Chapter 7 First Impression

I never grow up playing video games, unless Wii counts. I do, however, see how violent some games are and it is scary that kids are able to access such inappropriate content. I do not think that every child who plays say Black Ops, will grow up to become an aggressive adult, but, on the other hand, I do not see any value in those types of video games.

There are age restrictions for purchase of certain video games, and there are the warnings of ’17+’ on the package, but that does not stop preteens and young children from playing. It is very surprising to me as well that parents would allow their child to play such violent games for hours on end.

I do not want violent video games to be banned though, because I believe that at a certain age, you can be exposed to that type of inappropriate content. At what age though? I would not want my eleven year old sister to be playing a non- age appropriate video game, but at a certain age, I think she will be able to make her own decisions on what she does.

As an adult, you are able to make decisions between right and wrong. You understand that murder and theft are wrong and not accepted by society. A young kid, does not know that. They grow up being exposed to a fake reality which is not conducive to their well being.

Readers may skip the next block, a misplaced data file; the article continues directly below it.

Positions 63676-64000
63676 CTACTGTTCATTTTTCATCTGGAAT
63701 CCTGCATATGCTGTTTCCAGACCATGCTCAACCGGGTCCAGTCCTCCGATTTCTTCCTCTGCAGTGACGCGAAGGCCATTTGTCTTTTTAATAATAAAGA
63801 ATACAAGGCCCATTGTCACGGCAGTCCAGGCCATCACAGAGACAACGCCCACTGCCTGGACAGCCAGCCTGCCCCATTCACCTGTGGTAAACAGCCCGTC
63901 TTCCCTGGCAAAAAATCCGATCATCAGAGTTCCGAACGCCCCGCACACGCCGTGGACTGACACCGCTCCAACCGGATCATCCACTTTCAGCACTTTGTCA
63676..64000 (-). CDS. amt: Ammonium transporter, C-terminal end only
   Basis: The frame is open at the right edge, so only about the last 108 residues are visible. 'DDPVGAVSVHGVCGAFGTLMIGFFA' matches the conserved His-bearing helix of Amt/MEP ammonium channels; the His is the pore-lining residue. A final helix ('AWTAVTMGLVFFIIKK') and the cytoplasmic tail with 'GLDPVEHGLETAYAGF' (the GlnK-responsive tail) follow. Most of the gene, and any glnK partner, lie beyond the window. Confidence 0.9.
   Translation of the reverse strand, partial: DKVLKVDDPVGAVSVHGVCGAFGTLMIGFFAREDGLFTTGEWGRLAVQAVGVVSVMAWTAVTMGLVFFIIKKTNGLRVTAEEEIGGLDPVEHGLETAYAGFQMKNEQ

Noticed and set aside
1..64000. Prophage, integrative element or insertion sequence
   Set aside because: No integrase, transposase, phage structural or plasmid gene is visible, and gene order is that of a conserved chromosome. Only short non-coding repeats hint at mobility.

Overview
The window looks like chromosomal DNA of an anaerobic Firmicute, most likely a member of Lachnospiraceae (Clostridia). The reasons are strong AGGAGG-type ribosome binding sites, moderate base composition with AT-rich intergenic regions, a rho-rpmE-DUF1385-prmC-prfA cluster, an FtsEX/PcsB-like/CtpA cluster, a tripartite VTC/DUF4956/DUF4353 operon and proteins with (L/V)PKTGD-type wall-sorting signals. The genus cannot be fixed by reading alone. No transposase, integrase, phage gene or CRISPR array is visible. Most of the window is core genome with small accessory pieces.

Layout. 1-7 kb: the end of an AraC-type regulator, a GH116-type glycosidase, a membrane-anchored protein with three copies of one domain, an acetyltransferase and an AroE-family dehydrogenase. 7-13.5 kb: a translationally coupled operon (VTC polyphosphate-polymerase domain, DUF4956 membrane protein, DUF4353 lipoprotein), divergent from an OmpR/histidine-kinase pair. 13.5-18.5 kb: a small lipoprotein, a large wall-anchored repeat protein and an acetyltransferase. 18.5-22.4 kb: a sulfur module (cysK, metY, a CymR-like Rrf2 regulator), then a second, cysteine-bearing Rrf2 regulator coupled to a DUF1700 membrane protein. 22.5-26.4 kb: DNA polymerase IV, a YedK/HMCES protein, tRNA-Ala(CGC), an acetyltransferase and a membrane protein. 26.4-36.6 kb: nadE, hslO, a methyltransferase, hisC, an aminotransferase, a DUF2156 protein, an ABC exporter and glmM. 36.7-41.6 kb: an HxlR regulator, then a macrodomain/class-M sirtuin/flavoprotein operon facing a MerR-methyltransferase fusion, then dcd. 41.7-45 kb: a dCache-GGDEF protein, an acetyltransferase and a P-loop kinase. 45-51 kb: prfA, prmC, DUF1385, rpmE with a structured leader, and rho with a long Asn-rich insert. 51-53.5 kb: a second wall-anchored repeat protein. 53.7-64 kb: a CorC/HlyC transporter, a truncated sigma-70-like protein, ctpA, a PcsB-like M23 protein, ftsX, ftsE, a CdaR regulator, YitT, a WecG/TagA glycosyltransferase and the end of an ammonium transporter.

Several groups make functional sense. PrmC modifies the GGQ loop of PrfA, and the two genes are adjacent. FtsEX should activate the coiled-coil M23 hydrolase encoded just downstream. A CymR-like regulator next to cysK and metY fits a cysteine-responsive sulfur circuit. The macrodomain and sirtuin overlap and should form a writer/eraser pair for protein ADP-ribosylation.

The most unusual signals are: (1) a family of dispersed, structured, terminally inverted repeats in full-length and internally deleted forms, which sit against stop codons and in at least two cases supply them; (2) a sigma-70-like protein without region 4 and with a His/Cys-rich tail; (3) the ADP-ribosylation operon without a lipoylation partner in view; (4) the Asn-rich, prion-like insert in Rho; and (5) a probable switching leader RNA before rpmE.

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One thought on “Chapter 7 First Impression

  1. Hi Ally!
    I also grew up only playing wii, and I also never had any interest in playing the violent videogames my brothers were playing. I also agree that perhaps the absolute banishment of violent video games is not the answer, because once people are older they are able to make wise decisions and keep the violence virtual. Younger people, however, tend to overimitate and have a harder time separating what is acceptable in a virtual world and what is acceptable in the real one. In violent video games, people tend to be rewarded and credit and points when they kill and injure others. This form of vicarious reinforcement is a large reason this violence can find its way into real life; younger children have a harder time separating acceptable and rewarding actions in a game and acceptable and rewarding actions in real life, thus resulting in observational learning.

    Very thoughtful first impression!
    Emily

    Like

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